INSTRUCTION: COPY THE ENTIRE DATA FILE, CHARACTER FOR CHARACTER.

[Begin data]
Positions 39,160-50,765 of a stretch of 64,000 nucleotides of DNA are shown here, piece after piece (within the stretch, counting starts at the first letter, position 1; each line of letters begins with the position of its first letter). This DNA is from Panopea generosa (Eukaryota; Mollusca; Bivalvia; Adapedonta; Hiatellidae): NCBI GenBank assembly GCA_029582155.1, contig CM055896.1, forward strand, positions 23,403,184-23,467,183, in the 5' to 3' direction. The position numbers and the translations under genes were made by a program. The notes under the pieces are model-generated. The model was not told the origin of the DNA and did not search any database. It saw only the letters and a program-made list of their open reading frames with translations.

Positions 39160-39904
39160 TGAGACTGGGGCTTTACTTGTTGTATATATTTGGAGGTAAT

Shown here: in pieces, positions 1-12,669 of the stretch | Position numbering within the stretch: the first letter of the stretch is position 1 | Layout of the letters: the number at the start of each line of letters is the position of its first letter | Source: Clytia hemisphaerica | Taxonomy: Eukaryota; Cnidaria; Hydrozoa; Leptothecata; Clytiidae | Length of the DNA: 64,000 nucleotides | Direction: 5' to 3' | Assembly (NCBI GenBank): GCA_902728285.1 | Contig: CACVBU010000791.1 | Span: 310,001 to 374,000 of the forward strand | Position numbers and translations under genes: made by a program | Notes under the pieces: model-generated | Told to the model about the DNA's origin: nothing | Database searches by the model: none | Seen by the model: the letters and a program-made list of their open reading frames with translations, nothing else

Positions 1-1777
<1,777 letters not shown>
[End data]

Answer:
Positions 39,160-50,765 of a stretch of 64,000 nucleotides of DNA are shown here, piece after piece (within the stretch, counting starts at the first letter, position 1; each line of letters begins with the position of its first letter). This DNA is from Panopea generosa (Eukaryota; Mollusca; Bivalvia; Adapedonta; Hiatellidae): NCBI GenBank assembly GCA_029582155.1, contig CM055896.1, forward strand, positions 23,403,184-23,467,183, in the 5' to 3' direction. The position numbers and the translations under genes were made by a program. The notes under the pieces are model-generated. The model was not told the origin of the DNA and did not search any database. It saw only the letters and a program-made list of their open reading frames with translations.

Positions 39160-39904
39160 TGAGACTGGGGCTTTACTTGTTGTATATATTTGGAGGTAAT

Shown here: in pieces, positions 1-12,669 of the stretch | Position numbering within the stretch: the first letter of the stretch is position 1 | Layout of the letters: the number at the start of each line of letters is the position of its first letter | Source: Clytia hemisphaerica | Taxonomy: Eukaryota; Cnidaria; Hydrozoa; Leptothecata; Clytiidae | Length of the DNA: 64,000 nucleotides | Direction: 5' to 3' | Assembly (NCBI GenBank): GCA_902728285.1 | Contig: CACVBU010000791.1 | Span: 310,001 to 374,000 of the forward strand | Position numbers and translations under genes: made by a program | Notes under the pieces: model-generated | Told to the model about the DNA's origin: nothing | Database searches by the model: none | Seen by the model: the letters and a program-made list of their open reading frames with translations, nothing else

Positions 1-1777
<1,777 letters not shown>